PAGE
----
If you think your life has been a little less full since the Chubby and Tubby stores closed early this year, you ought to talk with Mike DiCecco.
DiCecco, who was the three-store chain's manager, had been with the company since he was a kid.
"I started in December of '73 as a tree lot helper, part time, after school and on weekends," DiCecco said.
When he learned that the store's owners, descendants of the rotund founder, were pulling the plug on the operation, DiCecco set to resurrecting at least a piece of what had been.
Now, after the better part of a year spent trying to cobble together a deal, DiCecco can claim at least a small victory. He'll be selling Christmas trees under the Chubby and Tubby banner at the old Aurora Avenue location, and at a site in the High Top district out by White Center, and at the chain's oldest location, at the corner of Rainier Avenue South and South Walden Street. He is bringing back a holiday tradition around here. And maybe, he is hoping, it will be the first step toward bigger things.
"I tried to lease the garden store on Rainier, just to do plants," he said. But he couldn't come to terms with the owners, who now reside in California. With the tree lot deal, though, "I got them to move a little bit," and perhaps, he said, they may be persuaded to move a little more.
The space has been for lease all this time, he said, and he can't think of a better use for it than what it had been since 1947-an anything-but-trendy general store where ordinary people b bought ordinary things, such as work clothes and sneakers, among many, many other offerings. The business model worked well for all those decades, DiCecco said, and he is convinced it could work again.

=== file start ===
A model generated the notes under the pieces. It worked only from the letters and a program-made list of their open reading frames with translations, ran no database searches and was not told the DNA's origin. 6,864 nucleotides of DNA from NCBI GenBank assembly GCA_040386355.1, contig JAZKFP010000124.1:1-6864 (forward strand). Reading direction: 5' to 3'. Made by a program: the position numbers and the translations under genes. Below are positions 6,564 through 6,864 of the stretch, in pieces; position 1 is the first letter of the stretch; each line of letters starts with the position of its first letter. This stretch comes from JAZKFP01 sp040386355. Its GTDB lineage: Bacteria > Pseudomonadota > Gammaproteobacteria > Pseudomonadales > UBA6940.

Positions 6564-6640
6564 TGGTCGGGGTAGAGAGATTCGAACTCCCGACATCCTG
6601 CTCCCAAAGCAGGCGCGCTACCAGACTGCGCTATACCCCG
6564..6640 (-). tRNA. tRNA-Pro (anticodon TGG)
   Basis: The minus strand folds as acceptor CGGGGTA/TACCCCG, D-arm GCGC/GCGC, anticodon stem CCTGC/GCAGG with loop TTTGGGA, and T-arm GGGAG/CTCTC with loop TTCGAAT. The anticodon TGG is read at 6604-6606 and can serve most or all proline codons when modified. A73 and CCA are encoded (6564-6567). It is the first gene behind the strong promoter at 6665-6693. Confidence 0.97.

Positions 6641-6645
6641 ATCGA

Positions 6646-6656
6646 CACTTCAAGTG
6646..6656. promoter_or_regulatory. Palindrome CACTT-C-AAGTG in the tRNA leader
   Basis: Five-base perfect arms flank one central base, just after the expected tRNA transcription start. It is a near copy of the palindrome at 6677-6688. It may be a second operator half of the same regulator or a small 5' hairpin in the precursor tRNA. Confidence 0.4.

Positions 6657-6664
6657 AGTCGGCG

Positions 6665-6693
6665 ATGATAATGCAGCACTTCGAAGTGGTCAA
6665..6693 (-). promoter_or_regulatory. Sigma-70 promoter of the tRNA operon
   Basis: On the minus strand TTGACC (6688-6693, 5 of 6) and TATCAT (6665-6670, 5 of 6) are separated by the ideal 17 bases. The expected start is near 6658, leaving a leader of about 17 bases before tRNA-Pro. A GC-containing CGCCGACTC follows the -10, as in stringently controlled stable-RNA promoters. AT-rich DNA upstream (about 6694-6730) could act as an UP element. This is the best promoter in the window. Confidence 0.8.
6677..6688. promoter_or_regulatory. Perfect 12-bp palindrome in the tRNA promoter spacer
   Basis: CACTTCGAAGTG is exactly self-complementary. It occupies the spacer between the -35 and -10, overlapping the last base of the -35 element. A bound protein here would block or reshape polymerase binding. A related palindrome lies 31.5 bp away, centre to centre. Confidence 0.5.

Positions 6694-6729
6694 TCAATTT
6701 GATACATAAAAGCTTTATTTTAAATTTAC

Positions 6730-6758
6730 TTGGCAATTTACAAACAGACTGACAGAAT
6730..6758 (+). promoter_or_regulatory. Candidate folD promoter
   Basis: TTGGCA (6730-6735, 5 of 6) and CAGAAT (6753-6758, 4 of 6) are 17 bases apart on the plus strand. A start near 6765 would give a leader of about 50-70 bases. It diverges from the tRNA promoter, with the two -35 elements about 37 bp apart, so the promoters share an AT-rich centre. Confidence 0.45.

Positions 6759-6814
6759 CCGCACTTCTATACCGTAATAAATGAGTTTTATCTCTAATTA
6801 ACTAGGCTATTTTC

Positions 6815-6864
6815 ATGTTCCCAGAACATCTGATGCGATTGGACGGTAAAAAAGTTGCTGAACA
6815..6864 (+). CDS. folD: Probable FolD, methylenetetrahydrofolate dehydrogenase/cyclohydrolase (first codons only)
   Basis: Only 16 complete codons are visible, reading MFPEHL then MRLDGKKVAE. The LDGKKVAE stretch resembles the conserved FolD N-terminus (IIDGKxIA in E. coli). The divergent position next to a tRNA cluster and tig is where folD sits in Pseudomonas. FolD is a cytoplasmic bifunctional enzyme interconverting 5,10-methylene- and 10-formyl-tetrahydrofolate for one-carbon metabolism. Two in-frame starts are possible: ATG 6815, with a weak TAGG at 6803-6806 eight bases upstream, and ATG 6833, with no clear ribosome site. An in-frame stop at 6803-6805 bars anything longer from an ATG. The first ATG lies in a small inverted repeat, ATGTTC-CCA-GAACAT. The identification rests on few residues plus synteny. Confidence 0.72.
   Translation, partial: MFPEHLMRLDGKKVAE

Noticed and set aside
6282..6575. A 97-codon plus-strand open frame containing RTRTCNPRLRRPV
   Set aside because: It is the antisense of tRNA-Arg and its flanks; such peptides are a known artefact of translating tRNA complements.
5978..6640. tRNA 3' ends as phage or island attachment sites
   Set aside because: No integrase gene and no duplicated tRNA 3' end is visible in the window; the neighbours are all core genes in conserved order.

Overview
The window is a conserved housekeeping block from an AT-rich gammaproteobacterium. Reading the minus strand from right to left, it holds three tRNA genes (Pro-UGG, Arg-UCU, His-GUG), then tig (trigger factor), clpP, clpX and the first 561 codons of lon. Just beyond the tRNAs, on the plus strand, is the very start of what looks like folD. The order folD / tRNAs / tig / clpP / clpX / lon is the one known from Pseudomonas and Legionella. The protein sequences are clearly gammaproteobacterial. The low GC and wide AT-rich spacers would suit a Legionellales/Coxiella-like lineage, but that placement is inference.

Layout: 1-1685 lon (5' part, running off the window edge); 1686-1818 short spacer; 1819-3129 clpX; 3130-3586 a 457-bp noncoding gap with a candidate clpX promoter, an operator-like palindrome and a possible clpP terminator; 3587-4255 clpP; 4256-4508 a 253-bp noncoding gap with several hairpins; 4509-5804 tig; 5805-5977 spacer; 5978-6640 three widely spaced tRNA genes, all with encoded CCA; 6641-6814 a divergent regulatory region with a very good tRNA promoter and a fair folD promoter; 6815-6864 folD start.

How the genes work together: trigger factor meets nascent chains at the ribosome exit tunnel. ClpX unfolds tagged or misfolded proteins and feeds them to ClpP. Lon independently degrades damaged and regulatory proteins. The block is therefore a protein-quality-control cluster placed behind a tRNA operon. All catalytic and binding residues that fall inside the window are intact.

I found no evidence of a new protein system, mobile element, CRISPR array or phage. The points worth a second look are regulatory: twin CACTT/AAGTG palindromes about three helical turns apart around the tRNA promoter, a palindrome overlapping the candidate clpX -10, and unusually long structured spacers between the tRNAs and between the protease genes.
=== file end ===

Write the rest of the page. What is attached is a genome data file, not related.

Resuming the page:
"If it wasn't profitable, I wouldn't be attempting to do this," he said. "This has been a full-time position, researching this and putting together a business plan. In the last few months, it has taken a lot of work just to put this [tree lot] together."
You won't find those super-cheap Charlie Brown Christmas trees at Chubby and Tubby like you did in years past, DiCecco said, but he'll have some for $8.99 and others for $17.99. Those are still good prices, and DiCecco figures he'll use the public's response as an indication of how strong the demand might be for doing more.
"I'll get a feel for how much loyalty there is out there," he said. "I've got a lot of people who would like to come back. We had a good team."
And maybe his enterprise will capture the attention of like-minded people.
"Maybe somebody with a few bucks will come out of the woodwork," he said. "Crazier things have happened."
From DiCecco's way of seeing things, what ought never happen is to hand over all the business to the big-box retailers.
"Are Wal-Mart and Target the only choices we'll have in 20 years?" he said.
Not if he can help it.
"There is a market for it," he said. "The lawn and garden departments did very well. There were niches we had very good markets for."
It's business, and business has to pencil out. But one senses that for DiCecco Chubby and Tubby was a business and something more. He knows there are plenty of old customers who felt a sort of kinship for the quirky store with the funny name, where it felt OK to part with a piece of your hard-earned paycheck. And he hopes to win them back.
"I don't want to get rich," he said, "I just want to make a living."